By Parveen Chopra
It was the kind of door that you'd pass by without giving it a second glance. Years, maybe centuries, of sun and wind and rain had pounded it into an indeterminate color and shape. The old, ramshackle house it opened into didn't give any reason to passersby to stop and take notice.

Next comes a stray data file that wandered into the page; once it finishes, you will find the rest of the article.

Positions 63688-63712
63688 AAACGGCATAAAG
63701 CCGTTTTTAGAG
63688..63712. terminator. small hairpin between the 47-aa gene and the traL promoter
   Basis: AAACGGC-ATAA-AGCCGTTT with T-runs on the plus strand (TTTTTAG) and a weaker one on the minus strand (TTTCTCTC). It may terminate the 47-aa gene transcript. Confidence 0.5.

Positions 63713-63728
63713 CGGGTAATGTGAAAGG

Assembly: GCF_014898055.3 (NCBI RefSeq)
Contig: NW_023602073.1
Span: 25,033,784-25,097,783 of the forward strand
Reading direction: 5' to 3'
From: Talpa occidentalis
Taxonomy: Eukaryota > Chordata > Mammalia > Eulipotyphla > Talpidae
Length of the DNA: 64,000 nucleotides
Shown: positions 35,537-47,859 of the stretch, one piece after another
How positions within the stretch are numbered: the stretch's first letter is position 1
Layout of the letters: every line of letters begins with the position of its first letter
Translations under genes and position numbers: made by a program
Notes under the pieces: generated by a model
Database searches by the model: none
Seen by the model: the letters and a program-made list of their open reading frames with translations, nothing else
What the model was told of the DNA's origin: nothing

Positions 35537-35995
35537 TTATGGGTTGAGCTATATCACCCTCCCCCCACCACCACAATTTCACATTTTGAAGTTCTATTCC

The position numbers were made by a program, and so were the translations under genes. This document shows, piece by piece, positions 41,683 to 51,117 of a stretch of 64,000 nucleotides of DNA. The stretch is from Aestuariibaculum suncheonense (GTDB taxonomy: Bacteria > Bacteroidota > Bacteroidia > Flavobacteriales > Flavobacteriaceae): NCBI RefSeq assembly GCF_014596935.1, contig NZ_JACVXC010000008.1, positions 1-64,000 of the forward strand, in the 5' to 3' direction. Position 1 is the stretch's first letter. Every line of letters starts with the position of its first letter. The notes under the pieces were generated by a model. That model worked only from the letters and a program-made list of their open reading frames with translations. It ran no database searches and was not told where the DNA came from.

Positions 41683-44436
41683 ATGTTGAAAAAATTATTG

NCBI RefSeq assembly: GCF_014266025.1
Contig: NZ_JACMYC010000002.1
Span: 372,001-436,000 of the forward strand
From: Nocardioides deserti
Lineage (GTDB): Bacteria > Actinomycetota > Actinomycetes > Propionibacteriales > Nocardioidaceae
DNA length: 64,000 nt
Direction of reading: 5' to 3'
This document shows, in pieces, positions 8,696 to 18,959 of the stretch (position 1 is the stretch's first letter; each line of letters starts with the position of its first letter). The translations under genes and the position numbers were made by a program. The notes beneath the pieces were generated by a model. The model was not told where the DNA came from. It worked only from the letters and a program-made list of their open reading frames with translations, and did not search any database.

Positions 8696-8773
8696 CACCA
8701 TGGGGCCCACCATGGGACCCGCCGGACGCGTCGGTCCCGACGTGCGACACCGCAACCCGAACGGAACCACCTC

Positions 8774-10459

hey walked past the secluded, uninhabited house with the indistinct door every day, day after day, at dawn and at dusk, on their way to work and on their tired way back. In comparison, the alive, verdant paths the people routinely treaded were far more enticing. Their lack of interest in the house was strange, especially since a local myth had it that once at the exact spot there had been a huge hole, dark and awesome. Some sketches had survived inside a nearby cave showing the black hole cutting loose storms and snakes on the frightened populace, and unleashing bolts of lightning that shook the earth. Generations rolled by. Their grownup children now accompanied men and women to work. One morning, one of the girls noticed some faint but unmistakable lines on the door and pointed it out to her friends. The freshly kindled interest grew as liens kept appearing on the door and poineered whether there was a pattern to those lines or whether they were random designs with no purpose. 'Maybe they are dragon paths,' said an old man, who vaguely remembered another culture altogether, an animist culture which held that fire-breathing creature of myth and legend in the highest regard and had mapped its meandering on the face of the earth. Another generation passed. The pattern on the door had by now worked itself into a discernible but indeterminate shape. 'Kelp, is it?' somebody thought aloud, wondering if the shape changing was a progressive pattern from the simplest of organisms to transcendence, perhaps. The grim-faced people, getting grimmer by the day, now made it a point to stop awhile outside the door of growing mystery. Not on their way back though, when they were too exhausted to care and in a hurry to get home. Besides, time was in short supply: they had to serve time in the evenings, carving a monumental statue in the village square of a goddess, She of the Outsized Pudendum. More time passed. One day, some boys noticed that the shape on the door that they had gotten used to wasn't there any longer. Or rather, there was a different one. And it was clearer. 'An inverted tree,' one boy exclaimed. 'Look, a beehive in that corner,' said another. The word spread. People started making it a point to visit the ancient ramshackle house. Sometimes, the figure on the door would change right in front of their eyes. A row of pyramids one week. A man astride a horse the next. Conversation boiled over into heated debates. 'We know that if there is a pot, there is bound to be a potter,' said one with a philosophical bent of mind. 'Ergo, if there are paintings, there has to be a painter.' But who? Suspicion fell on the inhabitant of the house�even though nobody had ever seen him or knew if one existed at all. If he did, what was he trying to communicate, if he was trying to communicate? Then again, why must it be a 'He'? Why not a 'She'? And why one inhabitant, not two, or three, or more? Vexed at their own ignorance, people often came to blows. It was as if their personal survival depended on the supremacy of their point of view. There was consensus on only one point; that someone did indeed live in the house. There was another unsettling aftereffect of looking at the house: people realized that whenever they thought intently about the elusive painter, their attention inexplicably turned inwards and an amorphous kind of longing took possession of them. Time kept passing as it was designed to. The door and its alleged decorator turned into the stuff of local legend. And subjective perception. Since the story went back to the distant past (perhaps even to the beginning of history), the painter was assumed to be an immortal. He was spoken about over dinner to incredulous children by melancholic elders, infecting them in turn with melancholia. Hordes of curious people arrived from far and near, as if on a pilgrimage, to confront and perhaps investigate the goings-on, only to return, carrying the virus. It was ironic that while the story was static for a while, changes were afoot among the storytellers themselves. For one, there were far too many of them now, and the narrow thoroughfares were getting clogged with the curious and the thrill-seekers. The verdant paths were a faint memory. Equally terrible was the increasing unrest among the youth, who were getting impatient with the centuries old secret work, which was just referred to as 'Weaving Tomorrow', work which their forefathers, had carried on for generations without a murmur. All this led to domestic disharmony; father against son, husband against wife, sibling against sibling. Melancholia assumed epidemic proportions and spawned fantastic cures. A shaman suggested making rows and rows of small replicas of the goddess's pudendum with cow dung. One healer recommended counting down from 108 to 1, 108 times a day. A rationalist, however, discovered that count-ups worked better, more so if done with coins. The village head toyed with the idea of passing an order that melancholia be henceforth equally shared among all people, diluting its effect. 'All shots in the dark,' mused an old man known for a head as big as a water pitcher. He noticed that the tantalizing mystery of an immortal painter had people by the throat. He collard some youths and harangued them: 'Perhaps there is a link: if we track down the painter, we may discover a curve for melancholia and maybe even an answer to why we have been toiling so for generations.' Finding a receptive audience, Big Head told them a parable. 'Once upon a time, there was a solitary man living in this world. His favorite game was hide-and-seek. To get over the problem of having no one to play with, he came up with a brilliant stratagem: he would hide from himself and pretend that he was you and I and all the people that the world can hold and all the trees and animals and rocks and stars. Now he was having fun�except that he played the game so well that he often forgot who he was and where he had hidden himself. It took him a long time to remember. Maybe he wanted it that way: maybe he didn't want to be found too quickly because that would spoil the game.' Was the parable supposed to give them a clue to a solution to the biggest mystery their world had been confronted with or to warm them against impatience? As time passed, the story started moving faster-faster than it could be updated by its tellers. The door began changing rapidly. No longer was there a consensus on what it kept turning into. Rows of houses, one said. An unfamiliar flying object, another insisted. At other times, you saw whatever you were thinking about: a flight of birds flashed on your mental screen�and lo! Birds flew out of the door in formation. Had you too known the story you are reading now, you could have seen it unfold on the door. The reverse was also true: a tableau of mothers wailing over their sons who died in battle would vividly duplicate itself in your head, causing you extreme distress. Yes, war mongering had raised its ugly head. Fighting was usually triggered off by inter-gang rivalries on the issue of erecting the biggest statue of the Holy Pudendum, or to patent the latest and best version of Weaving Tomorrow. They used stink bombs as ammunition, which killed by asphyxiating the target. Even worse, the stench stayed on in the vicinity for years, insinuating itself into ponds and rivulets and the soil, and through that into all that grew. With the passage of time, the scene changes, moving at the speed of light, ceased to be bound by the doorframe either. The whole house became like the stage for some mythical play. Loud rumbles emanated from one corner. Smoke billowed out of another. At night, the action spilled over to cover the entire sky. Fireworks created spectacular sights. Colorful, spherical projectiles blazed elliptical orbits extending far back into the horizon. A moment later, the orbits would start withdrawing into themselves and finally into spheres that shrunk and became invisible to the naked eye. Needless to say, the urgency to solve the mystery reached a crescendo. Bad news poured in. The youth had struck work. An as-yet-undiagnosed pestilence that made blood run dry in its victims was raging. Perhaps the unfolding drama at the mysterious house was a bad omen. One day, amid despair and desperation and protracted dilly-dallying, people of all ages and ideological persuasions decided to break down the door and demolish the house to encounter the possibly supernatural entity that had been impishly playing with their lives and emotions for so long. It was the moment of truth. As people assembled outside the house, welded together by a do-or-die resolve, a bright light streamed past them, forcing them to shut their eyes. Their mental screens became a jumble of images�some sort of recapitulation of personal, collective and cosmic histories that spanned eons. After what seemed like eternity, the mental roar subsided. When they opened their eyes and adjusted to the glare, they found that the door had disappeared. Instead, a luminous being stood in the courtyard of the house, a being so tall that its head reached the sky. People craned their necks heavenwards to look at its face. Each one saw his or her own face reflected up there. The giant winked, as if in affirmation of their bizarre perception, and beckoned people into the house. They found themselves at the threshold of another door. 'What will we see in the antechamber?' some wondered. What they found�to their disappointment and amazement�was a replica of what they had left behind. What they were not destined to retain were their old selves. The giant's body started melting into translucence right in front of the unswerving gaze of the multitude. Soon, only a golden haze was left swirling. Finally, with a whoosh it raced towards the people, engulfing their being. Everyone, to the last person, witnessed his body losing solidity. It became difficult to draw the line where one paradigm ended and the other began. Their minds melded to form a mandala of consciousness that included and encompassed all. Time stopped.